"Miss Elisa, don't forget the earth!" Wise advice from an elementary school student and something everyone should take to heart, even on Valentine's Day!
This wisdom came to me when I forgot to pack a beach ball globe upon leaving a Citizen Science environmental education program. When I packed up the Butterflymobile, the colorful vehicle that I drive to programs, a student came running out to hand the earth to me along with his wise advice.
There are many ways to give a valentine to the earth, and it all starts with remembering the life support system the earth provides us. It also starts with everyday actions that you do yourself and that you teach others. One action is to reuse items as much as possible, which is the second R in the Reduce, Reuse, Recycle slogan.
"What is the price of clean air, clean water?"
The creation of a gift from what you have (while thoughtfully re-gifting) is an excellent way to honor a person and honor the earth. It can also be the perfect valentine!
The Monroe County Solid Waste Management District (District) has many programs that protect and preserve the diversity and abundance of life on earth, with emphases on habitat, conservation and pollution prevention.
Many programs can be valentines to the earth: the general recycling programs and reuse program offered at the District's five sites; the Adopt-A-Road program where volunteers clean litter off roads; and the Green Business program, which gets businesses to inventory their waste and go green.
Other programs include the Orange Bag Trash program, which allows people to save funds on trash by disposing it themselves; the Hazardous Materials Reuse program at Central Recycling & Reuse; the Materials for the Arts, which provides not-for-profits with items for education purposes; and, of course, our Education program for the public.
The District's Recycling program conserves natural resources by reusing manufacturing materials, limiting habitat destruction and reducing pollution. The Reuse program keeps items in circulation rather than in the landfill.
"There are many ways to give a valentine to the earth, and it all starts with remembering the life support system the earth provides us. "
One study estimates that the loss from holiday season due to expenditures on gifts that are not what people really want is between $6 billion and $18 billion each year. That doesn't even consider the loss of natural resources in the manufacturing and distribution process.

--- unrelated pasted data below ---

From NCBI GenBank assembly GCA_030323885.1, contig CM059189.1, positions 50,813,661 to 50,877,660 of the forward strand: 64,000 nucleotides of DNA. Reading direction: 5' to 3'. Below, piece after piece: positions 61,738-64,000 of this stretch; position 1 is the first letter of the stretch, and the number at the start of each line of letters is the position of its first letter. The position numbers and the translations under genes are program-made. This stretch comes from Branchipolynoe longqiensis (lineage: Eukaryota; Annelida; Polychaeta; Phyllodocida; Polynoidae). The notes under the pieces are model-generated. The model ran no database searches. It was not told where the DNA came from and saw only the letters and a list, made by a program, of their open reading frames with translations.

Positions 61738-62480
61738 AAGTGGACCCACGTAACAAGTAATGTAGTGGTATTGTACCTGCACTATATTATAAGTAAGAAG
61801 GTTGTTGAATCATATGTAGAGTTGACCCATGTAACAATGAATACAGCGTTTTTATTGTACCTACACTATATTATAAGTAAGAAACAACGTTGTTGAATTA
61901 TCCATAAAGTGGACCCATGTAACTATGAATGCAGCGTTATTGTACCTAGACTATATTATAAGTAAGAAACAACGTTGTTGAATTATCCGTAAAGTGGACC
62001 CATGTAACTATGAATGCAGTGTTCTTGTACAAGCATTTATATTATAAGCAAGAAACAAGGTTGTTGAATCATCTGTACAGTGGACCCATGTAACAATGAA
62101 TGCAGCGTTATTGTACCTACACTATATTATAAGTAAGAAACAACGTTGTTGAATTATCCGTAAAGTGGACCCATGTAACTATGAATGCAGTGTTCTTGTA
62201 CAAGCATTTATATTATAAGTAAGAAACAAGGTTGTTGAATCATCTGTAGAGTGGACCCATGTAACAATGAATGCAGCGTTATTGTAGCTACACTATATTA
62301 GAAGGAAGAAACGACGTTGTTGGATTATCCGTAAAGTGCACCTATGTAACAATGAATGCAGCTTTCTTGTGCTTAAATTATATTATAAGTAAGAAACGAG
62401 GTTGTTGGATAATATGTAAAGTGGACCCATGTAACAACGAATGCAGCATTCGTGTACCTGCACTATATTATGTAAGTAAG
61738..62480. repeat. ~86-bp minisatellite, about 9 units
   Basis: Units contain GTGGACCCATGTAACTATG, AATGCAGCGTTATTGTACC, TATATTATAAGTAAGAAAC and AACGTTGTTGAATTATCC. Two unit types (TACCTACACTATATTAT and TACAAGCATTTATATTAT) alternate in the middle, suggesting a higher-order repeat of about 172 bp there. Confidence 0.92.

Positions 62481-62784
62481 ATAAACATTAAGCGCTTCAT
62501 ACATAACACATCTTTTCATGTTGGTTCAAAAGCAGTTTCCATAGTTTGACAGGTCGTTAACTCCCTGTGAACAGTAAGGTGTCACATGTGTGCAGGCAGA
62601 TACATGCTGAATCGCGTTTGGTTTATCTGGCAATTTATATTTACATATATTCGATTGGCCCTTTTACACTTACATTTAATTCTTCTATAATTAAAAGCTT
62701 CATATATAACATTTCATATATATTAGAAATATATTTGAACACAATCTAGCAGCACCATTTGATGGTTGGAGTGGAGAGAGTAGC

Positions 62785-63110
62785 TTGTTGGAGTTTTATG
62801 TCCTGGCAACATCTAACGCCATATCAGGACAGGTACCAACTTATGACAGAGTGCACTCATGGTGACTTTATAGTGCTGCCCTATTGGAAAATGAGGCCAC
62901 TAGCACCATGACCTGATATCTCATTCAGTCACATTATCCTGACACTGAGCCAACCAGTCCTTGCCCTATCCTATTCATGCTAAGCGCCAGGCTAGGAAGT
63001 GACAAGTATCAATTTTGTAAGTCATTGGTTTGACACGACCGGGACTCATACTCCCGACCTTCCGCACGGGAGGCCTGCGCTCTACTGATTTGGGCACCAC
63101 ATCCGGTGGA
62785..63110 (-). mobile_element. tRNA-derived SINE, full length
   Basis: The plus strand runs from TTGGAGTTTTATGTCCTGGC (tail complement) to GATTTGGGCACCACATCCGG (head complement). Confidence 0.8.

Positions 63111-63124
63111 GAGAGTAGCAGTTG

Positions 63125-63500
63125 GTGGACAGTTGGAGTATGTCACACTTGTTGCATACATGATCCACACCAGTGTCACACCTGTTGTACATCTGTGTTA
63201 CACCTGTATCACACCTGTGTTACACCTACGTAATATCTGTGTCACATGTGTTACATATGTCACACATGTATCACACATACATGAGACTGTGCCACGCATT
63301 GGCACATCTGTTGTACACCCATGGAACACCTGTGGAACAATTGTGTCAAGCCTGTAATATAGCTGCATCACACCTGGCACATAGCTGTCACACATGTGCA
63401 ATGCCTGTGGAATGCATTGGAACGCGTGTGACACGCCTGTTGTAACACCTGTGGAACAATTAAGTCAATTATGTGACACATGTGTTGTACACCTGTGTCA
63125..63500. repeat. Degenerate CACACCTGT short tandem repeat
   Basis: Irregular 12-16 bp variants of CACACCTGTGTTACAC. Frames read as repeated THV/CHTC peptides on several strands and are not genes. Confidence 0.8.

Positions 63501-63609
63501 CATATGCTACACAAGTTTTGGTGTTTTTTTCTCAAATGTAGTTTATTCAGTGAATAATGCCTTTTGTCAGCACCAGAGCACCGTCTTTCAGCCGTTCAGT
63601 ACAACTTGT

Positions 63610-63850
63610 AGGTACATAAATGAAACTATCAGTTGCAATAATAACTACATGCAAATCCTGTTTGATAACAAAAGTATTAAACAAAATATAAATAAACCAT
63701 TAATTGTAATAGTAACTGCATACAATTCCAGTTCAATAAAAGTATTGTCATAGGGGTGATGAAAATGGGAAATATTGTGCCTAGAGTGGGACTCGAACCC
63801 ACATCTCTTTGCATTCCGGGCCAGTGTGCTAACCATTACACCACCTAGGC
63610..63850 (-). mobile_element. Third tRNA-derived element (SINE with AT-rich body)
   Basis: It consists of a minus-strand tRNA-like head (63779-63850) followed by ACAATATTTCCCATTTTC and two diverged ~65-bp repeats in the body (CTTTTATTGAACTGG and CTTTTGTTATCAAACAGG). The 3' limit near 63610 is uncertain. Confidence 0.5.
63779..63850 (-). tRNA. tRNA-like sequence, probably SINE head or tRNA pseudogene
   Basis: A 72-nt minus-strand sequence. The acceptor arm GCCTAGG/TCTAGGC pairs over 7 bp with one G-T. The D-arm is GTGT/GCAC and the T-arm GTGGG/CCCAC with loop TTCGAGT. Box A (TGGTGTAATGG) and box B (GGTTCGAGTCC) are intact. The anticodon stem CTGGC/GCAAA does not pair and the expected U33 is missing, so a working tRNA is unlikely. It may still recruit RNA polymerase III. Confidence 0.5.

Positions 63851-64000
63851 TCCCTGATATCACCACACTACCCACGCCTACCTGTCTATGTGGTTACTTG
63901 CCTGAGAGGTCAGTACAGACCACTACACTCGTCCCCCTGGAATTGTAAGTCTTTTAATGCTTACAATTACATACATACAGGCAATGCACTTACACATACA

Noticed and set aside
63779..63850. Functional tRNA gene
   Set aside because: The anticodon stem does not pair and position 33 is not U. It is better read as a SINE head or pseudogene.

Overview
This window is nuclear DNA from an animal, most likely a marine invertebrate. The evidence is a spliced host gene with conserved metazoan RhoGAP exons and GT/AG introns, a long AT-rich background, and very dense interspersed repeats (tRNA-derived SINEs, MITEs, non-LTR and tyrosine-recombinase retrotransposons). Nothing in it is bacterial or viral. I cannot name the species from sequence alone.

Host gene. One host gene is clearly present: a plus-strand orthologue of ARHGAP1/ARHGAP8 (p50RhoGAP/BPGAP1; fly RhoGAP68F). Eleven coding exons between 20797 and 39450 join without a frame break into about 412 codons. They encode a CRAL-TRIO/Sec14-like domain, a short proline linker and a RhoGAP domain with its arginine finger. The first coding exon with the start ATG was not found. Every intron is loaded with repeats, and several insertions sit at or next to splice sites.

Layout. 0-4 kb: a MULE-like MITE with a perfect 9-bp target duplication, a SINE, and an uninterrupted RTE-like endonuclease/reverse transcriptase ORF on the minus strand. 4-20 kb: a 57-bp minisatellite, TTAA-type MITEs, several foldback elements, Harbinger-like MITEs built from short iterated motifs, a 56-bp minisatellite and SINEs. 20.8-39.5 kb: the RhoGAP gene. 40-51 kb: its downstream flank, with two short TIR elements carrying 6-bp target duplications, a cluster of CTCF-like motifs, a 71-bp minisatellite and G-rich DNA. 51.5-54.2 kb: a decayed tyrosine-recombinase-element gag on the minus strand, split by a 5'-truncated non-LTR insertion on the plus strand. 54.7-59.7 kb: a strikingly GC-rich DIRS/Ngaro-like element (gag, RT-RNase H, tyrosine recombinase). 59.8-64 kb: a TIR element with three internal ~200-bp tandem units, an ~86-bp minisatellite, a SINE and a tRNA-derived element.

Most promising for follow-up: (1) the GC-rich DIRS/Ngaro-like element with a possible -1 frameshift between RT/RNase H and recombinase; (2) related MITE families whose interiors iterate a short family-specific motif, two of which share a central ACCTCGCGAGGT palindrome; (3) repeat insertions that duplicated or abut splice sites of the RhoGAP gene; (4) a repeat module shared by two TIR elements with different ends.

So, if you don't need the item, and it is in good working order, the item can be taken to either our Central Recycling & Reuse facility on 3400 S. Walnut St., or one of our four rural sites.
Reuse outlets also welcome a variety of reusable items. However, at the District sites, only small items are generally accepted. For items that may be useful for classrooms or not-for-profits, the public may contact Recycling/Reuse Supervisor Mary Baker of the Materials for the Arts programs. A variety of items from books, toys, costumes to craft materials are accepted. The Materials for the Arts is located at Central Recycling & Reuse on Walnut.
The life-support system that the earth provides us is referred to as "eco-services," which are difficult to put a price on but some people have tried. Think about it.
What is the price of clean air, clean water? What is the price of bees in pollination? What is the price of you purchasing "disposables," items meant for a one-time use, throwing away items that don't belong in the trash can, not reusing or recycling?
What is the price of using lawn chemicals that affect water, soil and air quality for other living creatures, destroying wildlife habitat in your yard and by your business, or buying that gadget you don't need?
Without the ecosystem, there would be no labor force, no consumers, no economy. The natural resources used in production by businesses stem from the environment, and the economy's workers and consumers rely on moderate temperatures and the sustained availability of clean air, water and food. There would be no economy without a viable environment.
"When you reuse, you can still identify what the object is."
So this Valentine's Day, start reusing and recycling, if you haven't already, or step up your efforts and thoughtfully re-gift. Give a valentine to the earth by reusing everyday items to make a Valentine's Day craft. Reusing every day items to create gifts can be the best gift of all.
Reusing does not change the form of the object, as in recycling when items are melted down, shredded, etc. and manufactured into something new. When you reuse, you can still identify what the object is. Reuse is not a new concept to society, but even though it comes before recycling in importance as in the slogan 'reduce, reuse, recycle,' it is often forgotten.
Be resourceful. Next time you throw something out, ask yourself should you have purchased it? Does it really go away? Can you reuse it for something? Can you give it to someone else to use or, can you make a gift out of it?
For information on recycling and reuse programs at the District, call 349-2020 or visit our Web site at .... Include the environment in your everyday actions to ensure the diversity and abundance of life on earth for all species and don't forget the earth!
Happy Valentine's Day to you, and Happy Valentine's Day to the earth and those of you who have followed my "Green Query." I am still looking for my "Green Man!"
Thank you though to Miss Powers' second grade class at Childs Elementary for the handsome green construction cutout of a green man. I know my real green man is out there somewhere and is probably giving a valentine to the earth right this moment.
Elisa Pokral is the media and education director at the Monroe County Solid Waste Management District. She can be reached at .